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Date: 12/30/2012 6:12:18 AM ( 6 y ) ... viewed 1981 times
Just read: "Six Reasons the Hershberger Raw Milk Case Is Central to Struggle for Food Rights, and Even WI Politics" at:
which includes about 33 comments as of this moment: 2:24 AM.
David Gumpert wrote:
"I've been devoting a considerable amount of time and energy to reporting on the sometimes tedious ins and outs of the upcoming trial of Vernon Hershberger.
Why? What makes this case so important, in my view?
Here are six reasons I see it as being key:
1. It could go a long way toward determining whether Americans will retain the right to privately obtain foods the government may object to."
I disagree. If the case is determined by a jury then the very best determination that the jury can make is to not find Vernon guilty as charged. However, even in this best-case scenario that determination will not be so all-inclusive as to extend to Americans as a whole. Such a determination simply does not have that effect. That is the legal reality. For one, there are 49 other states besides Wisconsin. Also, Vernon is defending himself as an individual, only. There are no other Americans on trial in this case. Neither are the Rights of all Americans on trial in this case. The jury may certainly think that Vernon is one of many Americans yet still keep their focus on the fact that the charges are regarding the state of Wisconsin regulations over it's licensed dairies rather than over "the right to privately obtain food". Neither are the members of Vernon's food club (of which I am one) on trial. If we were on trial then we would have the right to defend ourselves individually. However, the state simply does not have the lawful authority to charge any individual members, as if they are a party to this case, because there is nothing that involves state ownership via a license for the individual members.
The state noted that "...defendant requests that the jury be instructed that 'owners or operators' of a farm are not members of 'the public.'...There is simply no such exception in the licensure requirements of (the Wisconsin statute) or in the definition of retail food establishment..."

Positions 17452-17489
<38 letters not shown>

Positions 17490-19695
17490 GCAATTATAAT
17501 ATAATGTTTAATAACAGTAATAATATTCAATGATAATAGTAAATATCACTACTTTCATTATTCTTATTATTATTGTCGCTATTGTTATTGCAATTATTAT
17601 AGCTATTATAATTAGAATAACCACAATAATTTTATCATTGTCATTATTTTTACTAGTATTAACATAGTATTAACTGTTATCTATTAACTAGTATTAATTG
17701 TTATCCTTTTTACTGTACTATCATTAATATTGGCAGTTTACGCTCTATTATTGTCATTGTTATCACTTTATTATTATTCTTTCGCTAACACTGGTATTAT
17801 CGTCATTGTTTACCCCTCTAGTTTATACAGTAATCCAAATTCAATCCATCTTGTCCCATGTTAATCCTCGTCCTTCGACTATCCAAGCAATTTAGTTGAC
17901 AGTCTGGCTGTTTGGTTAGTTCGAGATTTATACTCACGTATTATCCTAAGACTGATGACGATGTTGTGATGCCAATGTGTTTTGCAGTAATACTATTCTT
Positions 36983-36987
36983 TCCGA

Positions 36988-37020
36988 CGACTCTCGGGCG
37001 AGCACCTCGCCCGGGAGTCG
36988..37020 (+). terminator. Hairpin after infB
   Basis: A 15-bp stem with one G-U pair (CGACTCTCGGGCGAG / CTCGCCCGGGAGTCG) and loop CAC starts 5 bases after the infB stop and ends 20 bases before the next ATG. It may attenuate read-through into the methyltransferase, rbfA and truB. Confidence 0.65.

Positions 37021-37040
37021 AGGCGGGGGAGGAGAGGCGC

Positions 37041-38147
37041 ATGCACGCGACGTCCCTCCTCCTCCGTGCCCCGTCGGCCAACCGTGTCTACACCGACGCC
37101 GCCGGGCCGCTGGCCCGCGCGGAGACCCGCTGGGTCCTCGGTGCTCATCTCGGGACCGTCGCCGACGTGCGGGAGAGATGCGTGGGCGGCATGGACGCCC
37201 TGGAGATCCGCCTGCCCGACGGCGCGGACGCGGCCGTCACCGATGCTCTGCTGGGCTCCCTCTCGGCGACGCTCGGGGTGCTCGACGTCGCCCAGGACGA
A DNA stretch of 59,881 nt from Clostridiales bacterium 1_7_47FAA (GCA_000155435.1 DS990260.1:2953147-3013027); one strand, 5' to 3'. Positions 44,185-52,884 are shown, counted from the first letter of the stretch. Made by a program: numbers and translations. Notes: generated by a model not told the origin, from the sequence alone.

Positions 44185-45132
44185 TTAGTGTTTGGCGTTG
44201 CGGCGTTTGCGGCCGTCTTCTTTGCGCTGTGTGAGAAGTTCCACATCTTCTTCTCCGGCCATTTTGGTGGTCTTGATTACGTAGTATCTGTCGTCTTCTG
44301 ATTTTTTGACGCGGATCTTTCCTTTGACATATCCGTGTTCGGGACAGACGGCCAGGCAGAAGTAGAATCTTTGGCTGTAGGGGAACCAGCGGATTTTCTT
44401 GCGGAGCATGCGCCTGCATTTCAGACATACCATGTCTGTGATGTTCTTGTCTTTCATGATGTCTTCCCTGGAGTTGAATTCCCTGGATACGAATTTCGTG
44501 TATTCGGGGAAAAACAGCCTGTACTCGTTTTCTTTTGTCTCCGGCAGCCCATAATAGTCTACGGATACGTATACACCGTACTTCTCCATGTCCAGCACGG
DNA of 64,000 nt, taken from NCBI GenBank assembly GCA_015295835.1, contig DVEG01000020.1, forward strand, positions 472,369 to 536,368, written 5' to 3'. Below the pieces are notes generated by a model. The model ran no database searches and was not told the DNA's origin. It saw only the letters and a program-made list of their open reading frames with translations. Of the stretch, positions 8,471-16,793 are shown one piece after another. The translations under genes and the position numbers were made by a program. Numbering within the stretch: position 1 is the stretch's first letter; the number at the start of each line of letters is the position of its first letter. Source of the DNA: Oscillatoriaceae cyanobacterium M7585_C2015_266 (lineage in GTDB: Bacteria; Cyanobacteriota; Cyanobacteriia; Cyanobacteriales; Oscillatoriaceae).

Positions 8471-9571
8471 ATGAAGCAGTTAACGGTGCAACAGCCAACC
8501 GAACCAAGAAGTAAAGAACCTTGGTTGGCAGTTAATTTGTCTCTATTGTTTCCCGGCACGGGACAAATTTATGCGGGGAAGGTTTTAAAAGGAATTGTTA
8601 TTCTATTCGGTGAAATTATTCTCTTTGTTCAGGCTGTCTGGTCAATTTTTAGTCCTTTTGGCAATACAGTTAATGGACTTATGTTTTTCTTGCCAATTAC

Unfortunately, this attempt to more "fully inform" the jury completely missed the mark. There is absolutely no lawful basis for the state to have a legitimate claim against Vernon; however, it has nothing to do with whether or not the "owners or operators" are "members of the public" or not. This was a failed attempt to challenge the lawful jurisdiction for the state to bring any legal actions against Vernon.
The good news is that the jurisdiction can always be challenged, providing that it is squarely made. In order to make the challenge one needs to know the specific reality that is required by the Organic Law as the basis for the state to exercise it's lawful jurisdiction. The "reality" is simply this: the government is required to either posses ownership of the land or have exclusive legislation over that land. According to the Organic Laws the State of Wisconsin must have ownership or exclusive legislation over the land in order to have jurisdiction over what can occur on that land. My first challenge would be worded along the lines of "show me the original land patent that was granted to or purchased by the state that includes all the acreage upon which this particular farm is established". Without ownership my second challenge would be "show me the written law that grants exclusive legislation to the State of Wisconsin over this land".
The Federal government originally issued Land Patents for lands within the Northwest Territory before the territories were admitted as states within the Union. Therefor Land Patents are the original Lawful title to land and unless they were granted or sold to the state they remain privately held. The state can legislate all they want upon what the state owns or what the state has been granted exclusive legislation over. The rest is private land without subjugation to legislative acts.
The best procedure (IMO) is to obtain that original land patent and then submit a certified copy to the court as evidence (along with a demand to show all the government liens against that farmland) that the state has absolutely no reality-based vested interest in the farm! That's the true foundation upon which Vernon could confidently stand his (literal) ground! However, as long as this issue of ownership is not squarely challenged "the state" will presume their legislative codes apply, because the state attorneys are taught that the state consists of all the land from one geographic boarder to the rest and that it exercises exclusive legislation over all of it. (The more land the state can presume it has the more revenue it can collect.) The attorneys are most likely ignorant of the truth of the Organic Law which is all based on actual land ownership. It is fundamental law that one has to own a thing to defend it. That should be the first question in this case: who actually owns the land?
A secondary, but still effective challenge, could possibly be stated as: "show me the contract that obligates me to this state regulation." Even a private land-owner could enter into a contract with the state and obligate himself to their terms. However, as far as I know, Vernon dose not have such a contract with the state. Yet the state acts as if Vernon has some legal obligation to their regulations even though they have yet to produce any such contract with legal obligations. I would say it loud and clear: "Show me the contract!"
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